Being atop a hill, there is a lot of climbing involved in navigating through Tusenfryd, and we began to make our way to the upper parts of the park. About halfway up was a new-to-us ride called SpinSpider. It is a pendulum-style ride, but it looked ridiculously big. I can't recall ever having seen a bigger one. This meant that riders were swung out very high; in fact somewhat past 90 degrees. This gave us a chance to look down on the dense pine trees, actually perhaps one of my most iconic visual memories from Norway. We loved the ride and returned to it later in the day.
While riding the SpinSpider I spotted an interesting-looking attraction, the "troll path". My attention was first attracted by a troll figure made to look like it was buried beneath a pond, with only its head and hands sticking out. After our ride was over we went to investigate further. It was a kind of mild obstacle course with troll figures scattered throughout. The isolated path gave Chris and Mike a good place to sneak a smoke, as otherwise smoking was only allowed in designated areas. It also offered a great alternate vantage point to watch the SpinSpider, and some friends of ours later found wild raspberries growing there.
The troll path let us out by one of Tusenfryd's premier attractions, the Thundercoaster wood roller coaster, so that's where we went next. We could walk almost entirely through the long, heavily planted queue that wound aimlessly amidst the coaster's structure before we got to the point we had to wait.
I wound up riding Thundercoaster three times that day, twice near the front and once near the back. There were several moments of intense airtime, particularly on the second hill where the rollover was very steep. However, the turns were somewhat rough and the bumpiness in the valleys gave me a bit of a headache. Overall I found the ride to be peppier than it had been on my 2004 visit, though better in front than the back, but not easy to ride repeatedly. It was a shame because I really wanted to like it. Underneath all the pounding roughness is a good ride wanting to come out.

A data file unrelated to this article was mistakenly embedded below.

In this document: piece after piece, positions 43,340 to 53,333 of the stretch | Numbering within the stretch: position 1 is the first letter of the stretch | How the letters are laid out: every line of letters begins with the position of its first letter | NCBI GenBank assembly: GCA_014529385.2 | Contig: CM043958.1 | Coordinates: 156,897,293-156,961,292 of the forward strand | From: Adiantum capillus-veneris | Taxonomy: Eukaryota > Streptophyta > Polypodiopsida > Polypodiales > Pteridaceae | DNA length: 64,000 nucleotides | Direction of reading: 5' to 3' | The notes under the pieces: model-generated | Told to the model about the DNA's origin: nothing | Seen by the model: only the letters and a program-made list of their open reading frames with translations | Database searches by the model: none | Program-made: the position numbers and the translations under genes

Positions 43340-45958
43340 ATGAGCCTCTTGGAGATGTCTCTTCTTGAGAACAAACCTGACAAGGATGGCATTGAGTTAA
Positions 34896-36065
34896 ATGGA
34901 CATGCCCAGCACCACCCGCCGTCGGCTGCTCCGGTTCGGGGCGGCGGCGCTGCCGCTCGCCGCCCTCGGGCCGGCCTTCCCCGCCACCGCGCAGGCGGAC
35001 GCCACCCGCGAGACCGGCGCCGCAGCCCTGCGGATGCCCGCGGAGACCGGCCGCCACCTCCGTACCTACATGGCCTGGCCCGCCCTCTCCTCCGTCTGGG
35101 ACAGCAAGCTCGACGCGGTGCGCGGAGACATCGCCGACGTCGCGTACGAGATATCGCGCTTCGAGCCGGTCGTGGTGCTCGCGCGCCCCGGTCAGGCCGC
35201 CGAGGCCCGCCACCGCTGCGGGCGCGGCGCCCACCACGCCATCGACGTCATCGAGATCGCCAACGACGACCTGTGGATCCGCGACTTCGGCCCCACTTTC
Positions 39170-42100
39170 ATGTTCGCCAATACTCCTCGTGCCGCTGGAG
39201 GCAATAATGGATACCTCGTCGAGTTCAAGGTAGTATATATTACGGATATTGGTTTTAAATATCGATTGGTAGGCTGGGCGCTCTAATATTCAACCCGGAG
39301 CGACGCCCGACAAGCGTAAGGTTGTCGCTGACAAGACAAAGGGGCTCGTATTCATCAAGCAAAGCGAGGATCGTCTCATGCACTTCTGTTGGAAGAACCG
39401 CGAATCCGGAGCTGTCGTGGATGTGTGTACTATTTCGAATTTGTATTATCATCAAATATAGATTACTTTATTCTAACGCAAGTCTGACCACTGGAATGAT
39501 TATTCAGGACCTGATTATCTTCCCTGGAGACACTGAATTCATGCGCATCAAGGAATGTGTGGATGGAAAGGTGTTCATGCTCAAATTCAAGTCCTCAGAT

We were fortunate to get on our first ride when we did because shortly after we got off, the skies opened. We waited for it to abate under an awning of the shop that all riders exiting Thundercoaster have to pass through. Judging from the sound, they were still running Thundercoaster, though I suppose it could have been actual thunder (I certainly saw no lightning, though). But we had no desire to ride under those conditions. We stood there just watching the water stream down the paths. The muddy water even got into a little fountain set in a rock on one of the paths, making it run brown for a while.
Finally the rain abated (it would rain on and off throughout the day, but never again as hard as that), and we eventually continued our tour of the park. The next section we visited was a cul-de-sac with only one item of real interest to us, a water coaster called Supersplash. There was also a very impressive dragon's head cave, but it didn't seem to be associated with any kind of ride or show. I didn't go in, but was told it led to a large open room, apparently for catered events.
Supersplash's status as a coaster is somewhat questionable too. Passengers ride in a boat that goas over a minor dip on dry track, then made the big plunge into the water, followed by a final small hump out of the water and back in for the final splashdown. It was less interesting even than Vonkaputous at Linnanmäki had been. It did have a bit of lateral force on the turn at the top, an element one doesn't expect from a flume, so at least there was some minor justification to count it as a coaster. Janna, having ridden once before, decided not to ride, which allowed us to give everything to her that we wanted to keep dry. In the end it wasn't too wet anyway, just a bit of a splash in the face.
There was one other coaster at the park, but it never ran. This wasn't much of a loss anyway, as it was a kiddie coaster called "Teeny Weeny" and billed as the smallest roller coaster in the world. It is no more than an oval with one five foot tall hill that the train (with cute automobile-themed cars) makes several circuits of. It would have been embarrassing to ride it. I know, since I had done so in 2004. In fact when I rode it that time, I'd engineered it then to be the 500th coaster I'd ridden.
It was lunchtime, and we had no paid meal that day. Had we been able to get to a restaurant without getting drenched it would have been a good way to pass the time during the rain. We compared a few options, and decided to go with the park's full buffet since it was not much more than what we'd have paid to just get pizza. I think the buffet even had pizza though I didn't get it. They also had a choice that included tacos, pasta salad, a couple of casseroles, salmon, and a drink. One odd thing I noticed throughout the trip was that the Danes seemed to like marinated garlic cloves. I'd see them at several buffets. Incidentally, we noticed that the silverware was supplied by Ikea. We'd been keeping an informal Ikea count through the trip and I believe had seen three by this point. I don't remember the final tally.